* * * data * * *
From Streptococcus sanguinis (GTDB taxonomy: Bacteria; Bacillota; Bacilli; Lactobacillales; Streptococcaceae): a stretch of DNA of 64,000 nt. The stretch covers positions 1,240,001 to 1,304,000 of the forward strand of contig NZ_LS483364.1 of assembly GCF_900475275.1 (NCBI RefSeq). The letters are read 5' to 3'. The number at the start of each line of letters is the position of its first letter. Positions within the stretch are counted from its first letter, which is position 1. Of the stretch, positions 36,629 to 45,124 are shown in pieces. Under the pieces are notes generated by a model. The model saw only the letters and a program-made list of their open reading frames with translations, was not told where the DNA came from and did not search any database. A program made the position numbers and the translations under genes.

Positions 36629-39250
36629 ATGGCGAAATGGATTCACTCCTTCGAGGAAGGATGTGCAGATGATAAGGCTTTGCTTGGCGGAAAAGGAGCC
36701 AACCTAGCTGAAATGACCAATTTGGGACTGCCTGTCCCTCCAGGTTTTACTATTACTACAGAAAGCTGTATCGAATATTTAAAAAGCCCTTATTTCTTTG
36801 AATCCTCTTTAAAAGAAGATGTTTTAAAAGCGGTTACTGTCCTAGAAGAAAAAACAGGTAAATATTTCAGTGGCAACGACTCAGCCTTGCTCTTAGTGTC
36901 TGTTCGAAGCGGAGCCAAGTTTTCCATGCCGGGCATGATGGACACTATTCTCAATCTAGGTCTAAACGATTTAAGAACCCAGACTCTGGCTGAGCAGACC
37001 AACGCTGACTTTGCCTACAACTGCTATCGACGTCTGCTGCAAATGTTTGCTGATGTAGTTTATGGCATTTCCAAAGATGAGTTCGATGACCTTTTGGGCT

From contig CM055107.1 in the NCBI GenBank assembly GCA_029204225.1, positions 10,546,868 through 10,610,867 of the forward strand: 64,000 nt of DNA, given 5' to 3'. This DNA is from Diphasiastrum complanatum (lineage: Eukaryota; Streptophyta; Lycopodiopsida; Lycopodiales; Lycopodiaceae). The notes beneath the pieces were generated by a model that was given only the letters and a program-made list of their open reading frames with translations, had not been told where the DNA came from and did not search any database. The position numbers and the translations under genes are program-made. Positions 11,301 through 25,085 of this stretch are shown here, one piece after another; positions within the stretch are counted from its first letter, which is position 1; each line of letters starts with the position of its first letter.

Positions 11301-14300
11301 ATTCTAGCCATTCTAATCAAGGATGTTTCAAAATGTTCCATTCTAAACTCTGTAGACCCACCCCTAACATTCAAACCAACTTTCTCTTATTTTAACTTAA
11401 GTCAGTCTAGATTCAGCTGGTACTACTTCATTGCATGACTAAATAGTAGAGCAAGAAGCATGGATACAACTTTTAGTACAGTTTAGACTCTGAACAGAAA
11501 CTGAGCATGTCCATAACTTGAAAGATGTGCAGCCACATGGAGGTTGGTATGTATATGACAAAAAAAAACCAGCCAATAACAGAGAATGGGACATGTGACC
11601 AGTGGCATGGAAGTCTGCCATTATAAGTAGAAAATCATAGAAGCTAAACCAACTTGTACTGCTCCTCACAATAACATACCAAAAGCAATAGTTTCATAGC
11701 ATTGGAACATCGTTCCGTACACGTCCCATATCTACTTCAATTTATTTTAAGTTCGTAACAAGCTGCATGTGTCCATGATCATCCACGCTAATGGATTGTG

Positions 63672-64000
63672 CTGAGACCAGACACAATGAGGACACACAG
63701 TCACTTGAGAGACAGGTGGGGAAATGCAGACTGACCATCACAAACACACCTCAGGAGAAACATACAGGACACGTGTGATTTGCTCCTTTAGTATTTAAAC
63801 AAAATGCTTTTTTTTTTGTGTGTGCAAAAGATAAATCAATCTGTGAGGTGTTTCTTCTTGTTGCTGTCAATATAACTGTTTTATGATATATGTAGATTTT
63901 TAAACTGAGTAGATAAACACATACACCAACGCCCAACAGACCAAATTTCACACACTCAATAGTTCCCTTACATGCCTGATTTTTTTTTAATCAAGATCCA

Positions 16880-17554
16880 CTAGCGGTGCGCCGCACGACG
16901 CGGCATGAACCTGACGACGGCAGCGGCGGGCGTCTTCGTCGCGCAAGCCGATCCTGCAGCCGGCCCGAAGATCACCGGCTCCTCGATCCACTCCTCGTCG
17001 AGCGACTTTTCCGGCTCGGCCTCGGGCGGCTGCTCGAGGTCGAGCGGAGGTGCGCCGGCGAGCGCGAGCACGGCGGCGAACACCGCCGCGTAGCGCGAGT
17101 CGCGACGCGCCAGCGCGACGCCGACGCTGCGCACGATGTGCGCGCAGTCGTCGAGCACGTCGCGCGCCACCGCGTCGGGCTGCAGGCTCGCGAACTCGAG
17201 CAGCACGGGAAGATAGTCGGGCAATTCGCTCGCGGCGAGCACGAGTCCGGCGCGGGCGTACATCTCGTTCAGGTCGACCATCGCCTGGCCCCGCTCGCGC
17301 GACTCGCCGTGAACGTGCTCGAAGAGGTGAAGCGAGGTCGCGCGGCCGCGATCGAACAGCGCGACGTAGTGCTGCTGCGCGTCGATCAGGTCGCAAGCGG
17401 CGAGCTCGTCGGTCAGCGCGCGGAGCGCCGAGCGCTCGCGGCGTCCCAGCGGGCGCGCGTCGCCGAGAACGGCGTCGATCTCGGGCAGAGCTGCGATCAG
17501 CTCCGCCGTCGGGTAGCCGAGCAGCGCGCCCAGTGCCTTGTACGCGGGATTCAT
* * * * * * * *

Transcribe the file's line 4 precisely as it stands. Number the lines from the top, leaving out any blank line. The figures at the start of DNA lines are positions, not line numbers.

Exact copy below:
36701 AACCTAGCTGAAATGACCAATTTGGGACTGCCTGTCCCTCCAGGTTTTACTATTACTACAGAAAGCTGTATCGAATATTTAAAAAGCCCTTATTTCTTTG